Genetics play a large role in determining the efficacy and safety of AZA therapy. Patients can have a genetically overactive TMPT where 6MP is metabolized into 6MMP where allopurinol adjudication may be indicated. Conversely patients can present with a TMPT deficiency. The prevalence of this deficiency varies by ethnicity with at least 10% of Caucasians presenting with a deficiency in at least one allele. The rates of this deficiency are far lower in Asians with less than 5% having missing one allele of the gene. A mutation in the NUDT15 gene alternatively is far more prevalent in the Asian population. Alterations in either gene are associated with a markedly greater risk of myelosuppression so genetic screening ought to be done when prescribing 6MP or one of its derivatives [5].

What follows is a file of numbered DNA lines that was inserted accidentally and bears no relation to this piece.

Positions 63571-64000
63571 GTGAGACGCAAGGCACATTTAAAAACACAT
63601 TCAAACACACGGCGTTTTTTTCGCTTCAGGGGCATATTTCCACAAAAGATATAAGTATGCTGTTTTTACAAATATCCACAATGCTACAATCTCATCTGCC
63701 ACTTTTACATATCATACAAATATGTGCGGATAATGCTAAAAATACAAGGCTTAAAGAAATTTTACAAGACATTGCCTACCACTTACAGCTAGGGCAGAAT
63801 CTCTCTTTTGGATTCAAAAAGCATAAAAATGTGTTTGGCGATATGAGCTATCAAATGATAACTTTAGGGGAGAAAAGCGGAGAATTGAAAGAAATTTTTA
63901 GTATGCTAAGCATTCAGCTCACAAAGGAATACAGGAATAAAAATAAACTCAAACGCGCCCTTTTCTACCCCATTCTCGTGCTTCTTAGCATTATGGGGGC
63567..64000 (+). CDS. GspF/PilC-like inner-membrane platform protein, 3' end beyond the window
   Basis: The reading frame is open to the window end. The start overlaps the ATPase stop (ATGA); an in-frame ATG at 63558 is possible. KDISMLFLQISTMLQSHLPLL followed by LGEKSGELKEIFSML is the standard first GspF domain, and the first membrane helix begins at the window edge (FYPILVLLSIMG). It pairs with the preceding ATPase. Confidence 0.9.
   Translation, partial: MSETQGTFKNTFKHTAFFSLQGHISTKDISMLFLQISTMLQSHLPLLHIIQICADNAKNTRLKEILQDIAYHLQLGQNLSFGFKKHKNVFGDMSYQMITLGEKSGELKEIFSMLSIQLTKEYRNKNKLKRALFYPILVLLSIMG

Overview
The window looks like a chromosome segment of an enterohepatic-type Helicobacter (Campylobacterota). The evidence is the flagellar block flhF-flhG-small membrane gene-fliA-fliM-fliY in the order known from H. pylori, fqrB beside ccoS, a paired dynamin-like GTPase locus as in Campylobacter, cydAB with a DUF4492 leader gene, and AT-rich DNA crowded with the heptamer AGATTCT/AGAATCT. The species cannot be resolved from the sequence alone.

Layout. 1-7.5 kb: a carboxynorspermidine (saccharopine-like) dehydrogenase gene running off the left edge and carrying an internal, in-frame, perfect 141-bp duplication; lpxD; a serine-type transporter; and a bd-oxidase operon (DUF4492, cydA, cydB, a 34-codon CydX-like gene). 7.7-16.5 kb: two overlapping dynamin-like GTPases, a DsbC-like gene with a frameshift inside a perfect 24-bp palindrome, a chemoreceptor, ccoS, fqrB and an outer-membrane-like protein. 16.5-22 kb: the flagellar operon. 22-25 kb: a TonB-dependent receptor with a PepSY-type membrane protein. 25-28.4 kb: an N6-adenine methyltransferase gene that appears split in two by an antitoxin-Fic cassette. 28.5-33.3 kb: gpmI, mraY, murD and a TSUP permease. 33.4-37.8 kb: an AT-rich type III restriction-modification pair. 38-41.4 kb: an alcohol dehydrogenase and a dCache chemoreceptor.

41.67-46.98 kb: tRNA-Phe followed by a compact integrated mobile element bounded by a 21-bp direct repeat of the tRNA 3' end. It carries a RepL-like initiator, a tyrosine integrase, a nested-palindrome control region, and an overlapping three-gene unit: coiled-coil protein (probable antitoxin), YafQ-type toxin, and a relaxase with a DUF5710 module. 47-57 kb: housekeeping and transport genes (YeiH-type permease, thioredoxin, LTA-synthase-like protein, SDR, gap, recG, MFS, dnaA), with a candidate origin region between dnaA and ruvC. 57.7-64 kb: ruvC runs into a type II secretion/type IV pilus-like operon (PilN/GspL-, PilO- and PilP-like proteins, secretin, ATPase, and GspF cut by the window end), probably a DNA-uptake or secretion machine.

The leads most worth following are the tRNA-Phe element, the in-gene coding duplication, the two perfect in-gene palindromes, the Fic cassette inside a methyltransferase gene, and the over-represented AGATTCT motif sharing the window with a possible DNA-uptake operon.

Clinical trials have been conducted to test the levels of 6-TG in IBD patients and assess the safety of the AZA-allopurinol drug combination. In a double-blind trial of 73 patients with steroid refractory IBD, 50 mg and 100 mg of allopurinol were prescribed along with a 75% reduction in their original AZA dose.6 All patients were on AZA for a mean time of 108 weeks. Only 37% of the patients in the study had UC. Results were measured via a 6MMP: 6TG ratio which was lowered from 64 to 4 on average. Interestingly, 6-TG levels were lower in the 100mg group. Steroid free remission occurred in 53% of cases and 81% of patients were able to discontinue steroids. Only 3 patients were not able to develop a low ratio. The drug combination was also relatively safe. 4% of patients had transient leukopenia. ALT and fecal calprotectin were also decreased in patients [6]. There are several other studies that present with similar conclusions [4,7-11].